If your kid is on the JV team, stick around for the varsity race. If they’re on varsity, show up in time for the JV events. “It’s such an easy sport to watch,” Haight says. “Just a few 20-minute races.” Mid-cross country race, an athlete can reach a mentally dark place, so tell them they look awesome! Tell them they’re doing great! Tell them they look strong! “They have a coach,” Carpenter says, “so it’s up to you to be their cheerleader.”
There are many ways you can support your kids physically and mentally outside of the race itself. “By junior year, when schoolwork becomes more intense, realize how much the sport takes out of your runner each practice and pick up the pieces,” says Carpenter. “Get him to gear down for earlier sleep each night…we asked him often how we could help him [and] did some planning out loud to help him manage the full days and full load.” Fueling your runner is a good place to focus, so talk to the coach and consult other running resources to learn about the best eating habits for young athletes. “As my son got more serious about his sport, I saw him go for fuel more than snacks so I tried to support that.”
Before the season even begins you can start preparing for the demands of cross country. “You have to go to a running store and buy the appropriate shoes,” advises Haight. “Also go to the coach for advice and look into summer running options,” as many teams have casual running meet-ups, often organized by team captains, throughout the summer. Carpenter recommends sending your kid to a running camp if possible to give them the opportunity to discover and fall in love with running culture independent from parental involvement.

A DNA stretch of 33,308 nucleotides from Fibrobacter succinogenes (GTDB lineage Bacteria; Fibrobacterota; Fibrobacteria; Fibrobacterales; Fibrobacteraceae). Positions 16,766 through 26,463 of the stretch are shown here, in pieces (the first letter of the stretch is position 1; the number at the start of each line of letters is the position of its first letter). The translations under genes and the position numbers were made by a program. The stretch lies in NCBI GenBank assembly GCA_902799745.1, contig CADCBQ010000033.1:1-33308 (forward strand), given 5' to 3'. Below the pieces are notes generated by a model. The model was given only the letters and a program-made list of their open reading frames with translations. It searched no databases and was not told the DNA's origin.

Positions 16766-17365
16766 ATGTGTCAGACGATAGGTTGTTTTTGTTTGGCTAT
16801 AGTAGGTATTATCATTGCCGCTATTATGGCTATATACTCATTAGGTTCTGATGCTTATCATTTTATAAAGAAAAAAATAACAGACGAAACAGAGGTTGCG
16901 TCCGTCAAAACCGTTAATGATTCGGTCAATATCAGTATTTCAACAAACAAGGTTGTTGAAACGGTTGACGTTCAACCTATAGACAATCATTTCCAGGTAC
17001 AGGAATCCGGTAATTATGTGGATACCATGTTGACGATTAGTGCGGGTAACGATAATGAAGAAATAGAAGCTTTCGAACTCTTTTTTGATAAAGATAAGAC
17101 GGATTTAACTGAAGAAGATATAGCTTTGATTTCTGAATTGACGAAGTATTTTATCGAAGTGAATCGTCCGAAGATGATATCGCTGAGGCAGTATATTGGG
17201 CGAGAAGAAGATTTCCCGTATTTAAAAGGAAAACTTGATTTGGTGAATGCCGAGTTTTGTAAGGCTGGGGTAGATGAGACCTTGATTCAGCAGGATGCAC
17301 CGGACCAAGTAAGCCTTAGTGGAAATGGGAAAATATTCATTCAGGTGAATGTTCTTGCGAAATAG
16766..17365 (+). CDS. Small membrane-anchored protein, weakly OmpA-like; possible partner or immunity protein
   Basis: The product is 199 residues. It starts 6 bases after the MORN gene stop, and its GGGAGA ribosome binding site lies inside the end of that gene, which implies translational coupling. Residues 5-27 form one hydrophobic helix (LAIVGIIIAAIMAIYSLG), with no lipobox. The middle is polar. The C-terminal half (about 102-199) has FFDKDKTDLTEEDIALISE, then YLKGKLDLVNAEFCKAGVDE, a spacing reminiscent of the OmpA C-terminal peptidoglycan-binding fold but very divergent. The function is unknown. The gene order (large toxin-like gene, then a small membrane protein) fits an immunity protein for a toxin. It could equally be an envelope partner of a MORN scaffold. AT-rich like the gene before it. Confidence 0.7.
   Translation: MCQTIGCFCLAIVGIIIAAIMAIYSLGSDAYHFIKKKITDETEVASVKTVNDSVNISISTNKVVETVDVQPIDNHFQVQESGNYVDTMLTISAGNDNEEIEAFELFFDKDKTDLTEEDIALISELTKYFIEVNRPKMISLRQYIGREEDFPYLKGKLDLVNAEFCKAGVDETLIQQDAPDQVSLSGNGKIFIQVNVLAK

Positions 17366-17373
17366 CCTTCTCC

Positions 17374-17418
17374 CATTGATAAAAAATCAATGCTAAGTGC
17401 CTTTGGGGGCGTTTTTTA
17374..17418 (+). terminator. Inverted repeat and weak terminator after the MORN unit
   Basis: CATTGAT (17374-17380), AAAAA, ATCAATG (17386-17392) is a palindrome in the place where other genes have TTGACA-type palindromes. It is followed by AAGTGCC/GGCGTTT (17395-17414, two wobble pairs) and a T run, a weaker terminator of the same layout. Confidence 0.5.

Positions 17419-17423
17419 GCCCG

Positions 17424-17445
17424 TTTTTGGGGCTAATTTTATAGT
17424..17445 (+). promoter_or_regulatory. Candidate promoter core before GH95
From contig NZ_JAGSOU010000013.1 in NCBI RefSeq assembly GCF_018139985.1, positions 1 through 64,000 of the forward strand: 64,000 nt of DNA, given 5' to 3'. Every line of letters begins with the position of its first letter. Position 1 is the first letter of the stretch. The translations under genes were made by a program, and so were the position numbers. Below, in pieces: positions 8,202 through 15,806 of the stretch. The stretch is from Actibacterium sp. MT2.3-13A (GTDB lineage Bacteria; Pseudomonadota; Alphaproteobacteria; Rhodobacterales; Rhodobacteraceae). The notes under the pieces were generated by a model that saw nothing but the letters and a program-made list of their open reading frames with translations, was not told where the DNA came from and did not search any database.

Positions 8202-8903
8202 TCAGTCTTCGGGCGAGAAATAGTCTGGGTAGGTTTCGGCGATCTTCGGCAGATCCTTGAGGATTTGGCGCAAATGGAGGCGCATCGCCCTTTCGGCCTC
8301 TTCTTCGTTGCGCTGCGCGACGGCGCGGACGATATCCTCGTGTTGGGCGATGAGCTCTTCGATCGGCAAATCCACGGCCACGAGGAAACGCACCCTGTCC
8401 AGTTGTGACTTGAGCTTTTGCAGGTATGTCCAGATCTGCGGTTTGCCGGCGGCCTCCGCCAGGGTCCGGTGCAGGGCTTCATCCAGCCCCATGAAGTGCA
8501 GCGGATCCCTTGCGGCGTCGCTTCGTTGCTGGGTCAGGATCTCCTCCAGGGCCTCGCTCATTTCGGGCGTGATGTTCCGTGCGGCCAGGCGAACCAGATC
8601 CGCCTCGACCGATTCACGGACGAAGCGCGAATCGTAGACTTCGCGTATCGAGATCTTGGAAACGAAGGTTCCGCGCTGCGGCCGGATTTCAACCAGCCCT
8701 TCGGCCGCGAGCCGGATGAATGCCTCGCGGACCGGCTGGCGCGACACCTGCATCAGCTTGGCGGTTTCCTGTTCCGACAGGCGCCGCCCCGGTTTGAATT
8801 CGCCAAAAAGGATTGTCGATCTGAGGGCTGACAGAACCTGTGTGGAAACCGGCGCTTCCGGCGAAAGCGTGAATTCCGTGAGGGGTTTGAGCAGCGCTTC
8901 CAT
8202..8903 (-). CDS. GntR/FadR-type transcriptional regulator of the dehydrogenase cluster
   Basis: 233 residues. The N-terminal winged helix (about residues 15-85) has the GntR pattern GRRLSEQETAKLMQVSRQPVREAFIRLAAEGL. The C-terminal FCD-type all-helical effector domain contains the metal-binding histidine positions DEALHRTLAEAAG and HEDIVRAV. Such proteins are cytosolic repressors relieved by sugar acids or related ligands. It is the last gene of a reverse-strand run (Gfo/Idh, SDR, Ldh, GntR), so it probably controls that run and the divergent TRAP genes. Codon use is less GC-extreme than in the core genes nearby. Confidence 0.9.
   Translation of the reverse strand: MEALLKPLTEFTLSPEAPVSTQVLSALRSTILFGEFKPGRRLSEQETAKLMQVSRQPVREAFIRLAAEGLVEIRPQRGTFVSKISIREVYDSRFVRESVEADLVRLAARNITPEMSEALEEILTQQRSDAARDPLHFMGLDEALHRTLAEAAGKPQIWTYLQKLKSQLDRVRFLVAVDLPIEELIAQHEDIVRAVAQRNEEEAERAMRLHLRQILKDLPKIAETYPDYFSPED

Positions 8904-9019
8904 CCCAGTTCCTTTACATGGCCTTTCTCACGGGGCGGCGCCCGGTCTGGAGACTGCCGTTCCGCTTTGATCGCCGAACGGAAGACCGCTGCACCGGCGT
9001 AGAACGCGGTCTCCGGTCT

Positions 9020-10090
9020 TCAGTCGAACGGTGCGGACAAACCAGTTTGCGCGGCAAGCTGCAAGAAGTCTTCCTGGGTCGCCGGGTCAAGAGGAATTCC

Burnout is a danger for any athlete. Haight points out that, “when kids think running is not fun, it’s really the parents and coach making it not fun.” Supportive parents should “encourage all the good parts about running and hopefully then your kid matures into someone who wants to continue to run and run and run.” Carpenter echoes his sentiments. “Tune into the identity of being a runner and what being a part of this really glorious thing is all about, and the times will probably take care of themselves.”
When it comes to race day, immediately before the race pressure is building, so it’s likely best to leave your athlete alone. Running is an intense sport, and your child will be dealing with pre-race jitters, focus, and team dynamics. Don’t add pressure by asking too many questions or fixating on how good (or not good) they feel. If you are nervous for them (which, as a parent, you very likely are), those nerves will rub off and add additional pressure to an already high-pressure situation. As a supporter, you are there to tell them they feel great and will be awesome. If anything, remind them before the race to trust in their training and to have fun.
Afterwards, if they had a good race, celebrate with them! And if they had a rough day, celebrate with them! As long as they tried their best, it counts as a win. Success in cross county takes time. That’s time on a daily basis—time to train, time to rest, time to sleep—and also over the course of years. Focus freshmen on enjoying the experience. As they mature and build mileage and endurance they will inevitably improve, but none of that will happen if they’re not having fun.
Finally, “Go to as many meets as you can,” Carpenter’s first point of advice, is echoed by many parents. “They’re long days, so you give up Saturday, but you only have so much time with the kids and it’s so beautiful what they do.” Pointing to the life lessons—sportsmanship, dedication, diligence, joy in exercise—gained from participating in cross country, she notes, “they’re finding their character in this and it’s great to see a young person discover that it’s a lifelong sport.” Haight agrees and advises parents to “nurture the interest because running is a habit and a hobby that they can live with forever.”